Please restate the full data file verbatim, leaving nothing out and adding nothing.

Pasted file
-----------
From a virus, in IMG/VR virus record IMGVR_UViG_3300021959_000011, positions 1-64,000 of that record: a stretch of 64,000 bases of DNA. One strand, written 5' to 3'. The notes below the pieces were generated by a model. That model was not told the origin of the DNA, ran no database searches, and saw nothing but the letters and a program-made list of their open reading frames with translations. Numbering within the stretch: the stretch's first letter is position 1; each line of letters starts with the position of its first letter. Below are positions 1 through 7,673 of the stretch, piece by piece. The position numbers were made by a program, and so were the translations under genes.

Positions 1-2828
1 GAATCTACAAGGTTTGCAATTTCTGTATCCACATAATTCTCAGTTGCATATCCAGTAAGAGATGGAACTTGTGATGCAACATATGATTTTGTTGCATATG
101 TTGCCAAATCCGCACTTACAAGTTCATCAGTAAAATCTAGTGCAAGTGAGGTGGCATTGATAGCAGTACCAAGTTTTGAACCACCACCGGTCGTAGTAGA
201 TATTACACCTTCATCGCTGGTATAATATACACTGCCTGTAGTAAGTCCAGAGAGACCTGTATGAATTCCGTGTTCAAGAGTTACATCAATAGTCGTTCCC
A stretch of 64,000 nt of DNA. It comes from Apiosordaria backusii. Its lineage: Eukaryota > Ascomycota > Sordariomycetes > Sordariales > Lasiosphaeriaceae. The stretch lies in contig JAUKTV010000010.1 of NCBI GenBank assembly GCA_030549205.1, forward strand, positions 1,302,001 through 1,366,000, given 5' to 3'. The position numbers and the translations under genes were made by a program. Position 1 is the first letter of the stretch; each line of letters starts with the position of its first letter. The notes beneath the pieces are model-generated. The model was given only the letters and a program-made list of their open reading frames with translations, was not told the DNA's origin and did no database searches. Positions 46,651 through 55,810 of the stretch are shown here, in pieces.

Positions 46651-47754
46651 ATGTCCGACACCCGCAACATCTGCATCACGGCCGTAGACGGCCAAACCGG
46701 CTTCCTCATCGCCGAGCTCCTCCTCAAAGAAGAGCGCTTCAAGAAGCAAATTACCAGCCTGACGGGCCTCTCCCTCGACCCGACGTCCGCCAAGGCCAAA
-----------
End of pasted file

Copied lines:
From a virus, in IMG/VR virus record IMGVR_UViG_3300021959_000011, positions 1-64,000 of that record: a stretch of 64,000 bases of DNA. One strand, written 5' to 3'. The notes below the pieces were generated by a model. That model was not told the origin of the DNA, ran no database searches, and saw nothing but the letters and a program-made list of their open reading frames with translations. Numbering within the stretch: the stretch's first letter is position 1; each line of letters starts with the position of its first letter. Below are positions 1 through 7,673 of the stretch, piece by piece. The position numbers were made by a program, and so were the translations under genes.

Positions 1-2828
1 GAATCTACAAGGTTTGCAATTTCTGTATCCACATAATTCTCAGTTGCATATCCAGTAAGAGATGGAACTTGTGATGCAACATATGATTTTGTTGCATATG
101 TTGCCAAATCCGCACTTACAAGTTCATCAGTAAAATCTAGTGCAAGTGAGGTGGCATTGATAGCAGTACCAAGTTTTGAACCACCACCGGTCGTAGTAGA
201 TATTACACCTTCATCGCTGGTATAATATACACTGCCTGTAGTAAGTCCAGAGAGACCTGTATGAATTCCGTGTTCAAGAGTTACATCAATAGTCGTTCCC
A stretch of 64,000 nt of DNA. It comes from Apiosordaria backusii. Its lineage: Eukaryota > Ascomycota > Sordariomycetes > Sordariales > Lasiosphaeriaceae. The stretch lies in contig JAUKTV010000010.1 of NCBI GenBank assembly GCA_030549205.1, forward strand, positions 1,302,001 through 1,366,000, given 5' to 3'. The position numbers and the translations under genes were made by a program. Position 1 is the first letter of the stretch; each line of letters starts with the position of its first letter. The notes beneath the pieces are model-generated. The model was given only the letters and a program-made list of their open reading frames with translations, was not told the DNA's origin and did no database searches. Positions 46,651 through 55,810 of the stretch are shown here, in pieces.

Positions 46651-47754
46651 ATGTCCGACACCCGCAACATCTGCATCACGGCCGTAGACGGCCAAACCGG
46701 CTTCCTCATCGCCGAGCTCCTCCTCAAAGAAGAGCGCTTCAAGAAGCAAATTACCAGCCTGACGGGCCTCTCCCTCGACCCGACGTCCGCCAAGGCCAAA